Brazil’s presidential campaign entered its last 48 hours on Friday, with far-right front-runner Jair Bolsonaro’s lead growing before Sunday’s vote, as he skipped the final debate in favour of an exclusive interview with a friendly television network.
Bolsonaro, who is recovering from a near-fatal knife attack while he was on the campaign trail, said he was under doctors’ orders to stay away from the debate. But he gave the interview that aired on a rival network on Thursday night, just hours after a new poll showed his support growing.
Tapping into disillusionment with a weak economy, political graft and rising violence, Bolsonaro’s decision to skip the debate on TV Globo, Brazil’s largest network, was emblematic of his unconventional presidential bid. He has spurned traditional campaigning in favour of grassroots organizing via social media and selective interviews.
His discussion with TV Record, owned by a supporter, evangelical Christian bishop and media mogul Edir Macedo, had echoes of the flattering interviews that Fox News has regularly offered U.S. President Donald Trump, whom Bolsonaro admires.
Bolsonaro’s decision to miss the debate sparked criticism from his opponents, who accused him of dodging tough questions and being unprepared to lead the nation.
“This is wrong. Bolsonaro is avoiding his duty to the population. Anyone who hides from debate and does not show up lacks the qualities needed to govern a country,” said former Finance Minister Henrique Meirelles, who is running for the ruling MDB party.
Final opinion polls ahead of Sunday’s vote are likely to reflect the most polarized election in a generation, forcing a run-off between Bolsonaro and leftist Workers Party candidate Fernando Haddad.
A Thursday survey from pollster Datafolha found Bolsonaro had 35 per cent support, a jump of 3 percentage points since Tuesday. Haddad, his nearest rival, stood at 22 per cent. The pair would be close in a runoff, Datafolha said.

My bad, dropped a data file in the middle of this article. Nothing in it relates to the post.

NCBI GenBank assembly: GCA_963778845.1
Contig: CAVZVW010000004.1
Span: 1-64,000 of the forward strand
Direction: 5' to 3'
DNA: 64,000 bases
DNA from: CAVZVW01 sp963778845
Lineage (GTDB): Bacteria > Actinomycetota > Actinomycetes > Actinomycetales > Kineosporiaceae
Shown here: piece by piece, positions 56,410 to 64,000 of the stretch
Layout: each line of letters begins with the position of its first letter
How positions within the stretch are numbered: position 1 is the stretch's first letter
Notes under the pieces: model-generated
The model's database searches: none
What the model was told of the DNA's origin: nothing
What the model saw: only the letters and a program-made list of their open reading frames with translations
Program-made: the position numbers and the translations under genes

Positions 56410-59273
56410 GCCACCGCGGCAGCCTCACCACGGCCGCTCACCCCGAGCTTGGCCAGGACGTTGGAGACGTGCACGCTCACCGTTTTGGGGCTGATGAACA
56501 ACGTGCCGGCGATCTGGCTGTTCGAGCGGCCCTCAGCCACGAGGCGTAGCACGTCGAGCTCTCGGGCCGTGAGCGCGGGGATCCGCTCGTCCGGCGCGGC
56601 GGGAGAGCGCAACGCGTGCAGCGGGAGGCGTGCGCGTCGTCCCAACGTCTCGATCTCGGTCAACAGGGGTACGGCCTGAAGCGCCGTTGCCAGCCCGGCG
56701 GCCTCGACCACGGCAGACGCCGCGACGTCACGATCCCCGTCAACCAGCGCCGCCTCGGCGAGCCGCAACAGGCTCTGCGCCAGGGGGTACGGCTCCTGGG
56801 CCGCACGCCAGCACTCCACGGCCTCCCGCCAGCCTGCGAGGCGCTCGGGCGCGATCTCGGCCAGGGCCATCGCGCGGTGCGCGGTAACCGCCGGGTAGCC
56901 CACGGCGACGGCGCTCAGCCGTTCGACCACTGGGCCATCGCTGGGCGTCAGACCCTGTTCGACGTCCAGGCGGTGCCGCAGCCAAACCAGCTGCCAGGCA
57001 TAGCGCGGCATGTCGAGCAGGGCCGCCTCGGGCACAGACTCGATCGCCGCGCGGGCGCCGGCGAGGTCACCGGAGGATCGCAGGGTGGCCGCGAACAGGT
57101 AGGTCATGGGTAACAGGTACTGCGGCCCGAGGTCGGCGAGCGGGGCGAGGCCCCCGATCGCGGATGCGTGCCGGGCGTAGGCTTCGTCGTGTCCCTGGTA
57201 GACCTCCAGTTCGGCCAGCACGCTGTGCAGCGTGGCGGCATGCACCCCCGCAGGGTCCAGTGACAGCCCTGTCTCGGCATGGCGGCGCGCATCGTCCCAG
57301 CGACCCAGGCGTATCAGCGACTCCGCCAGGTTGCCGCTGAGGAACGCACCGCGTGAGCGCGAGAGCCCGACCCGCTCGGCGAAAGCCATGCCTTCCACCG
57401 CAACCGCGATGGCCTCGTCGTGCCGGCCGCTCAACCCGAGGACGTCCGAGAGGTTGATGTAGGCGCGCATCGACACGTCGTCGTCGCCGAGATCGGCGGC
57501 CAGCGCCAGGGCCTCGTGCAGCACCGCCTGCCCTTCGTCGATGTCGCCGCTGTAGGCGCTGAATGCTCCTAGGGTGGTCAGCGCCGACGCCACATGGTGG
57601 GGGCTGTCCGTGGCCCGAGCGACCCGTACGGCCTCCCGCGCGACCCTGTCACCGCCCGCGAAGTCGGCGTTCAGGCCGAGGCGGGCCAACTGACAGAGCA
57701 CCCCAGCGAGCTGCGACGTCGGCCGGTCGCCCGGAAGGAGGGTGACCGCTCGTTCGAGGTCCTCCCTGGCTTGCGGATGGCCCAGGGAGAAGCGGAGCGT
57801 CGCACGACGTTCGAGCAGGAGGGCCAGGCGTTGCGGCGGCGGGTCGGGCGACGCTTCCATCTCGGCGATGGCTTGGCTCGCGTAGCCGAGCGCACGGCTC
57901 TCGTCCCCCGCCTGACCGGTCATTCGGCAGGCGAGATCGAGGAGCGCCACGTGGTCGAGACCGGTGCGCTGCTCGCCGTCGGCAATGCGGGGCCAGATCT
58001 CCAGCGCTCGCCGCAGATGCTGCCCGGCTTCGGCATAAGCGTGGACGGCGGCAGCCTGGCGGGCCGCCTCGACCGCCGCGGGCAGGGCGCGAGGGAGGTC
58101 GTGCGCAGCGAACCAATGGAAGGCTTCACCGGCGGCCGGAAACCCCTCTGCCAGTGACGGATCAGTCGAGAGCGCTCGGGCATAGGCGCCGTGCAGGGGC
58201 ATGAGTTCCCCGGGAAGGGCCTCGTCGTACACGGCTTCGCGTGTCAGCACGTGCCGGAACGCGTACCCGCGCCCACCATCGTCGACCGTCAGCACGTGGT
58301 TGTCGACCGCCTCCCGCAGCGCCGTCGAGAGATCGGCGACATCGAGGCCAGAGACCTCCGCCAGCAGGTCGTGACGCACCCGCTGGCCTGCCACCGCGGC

In the TV interview, Bolsonaro slammed Haddad for being a “puppet” of jailed former president Luiz Inacio Lula da Silva.
Haddad, a former mayor of Sao Paulo, was confirmed at the top of the Workers Party ticket three weeks ago, replacing Lula, who was barred from running due to a corruption conviction. He has called Lula a key adviser, but denies any plans to pardon the former president or give him a role in government.
Bolsonaro has faced federal charges of hate speech after racist, homophobic and misogynist rants, but in a live speech on Facebook earlier Thursday he rejected the accusations.
In recent weeks, as Bolsonaro’s poll numbers have risen, his rivals have found it hard to draw attention from the convalescing former army captain. His vows to loosen gun laws and declare war on drug gangs have thrilled his supporters and terrified his critics.
An admirer of Brazil’s 1964-1985 military dictatorship, Bolsonaro has won massive support from the fast-growing evangelical community by vowing to block the legalization of abortion, gay marriage and drugs.
Brazilian markets have rallied on the prospect of Bolsonaro stopping a return to power by the Workers Party. Investors blame the party for plunging Brazil into its worst recession in 2015-2016.
Brazil’s real currency was up more than 0.5 per cent against the dollar on Friday, while the Bovespa stock index rose 0.3 per cent.
Bolsonaro’s economic positions remained unclear. Last week he asked his economic adviser, Paulo Guedes, and his running mate, retired General Hamilton Mourão, to hold off on making public statements after contradictions emerged over economic policy.
In an interview published on Friday by newspaper Estado de Sao Paulo, one of the candidate’s top economic advisers said Bolsonaro would push ahead with privatizing state power firm Centrais Eletricas Brasileiras SA, or Eletrobras.
However, he pledged to keep state oil giant Petroleo Brasileiro SA, known as Petrobras, and lender Banco do Brasil SA in government hands.
“Everything that is strategic will be maintained, such as oil and gas fields,” former army General Oswaldo de Jesus Ferreira told the newspaper. Ferreira is one of many military men with key roles on Bolsonaro’s team.
The comments by Ferreira, who said he was in the same military graduating class as his “brother” Mourão, tempered promises of Wall Street-favourite Guedes, who told Reuters in May that Brazil should privatize everything from Petrobras to state banks in order to cut debt and fund local governments.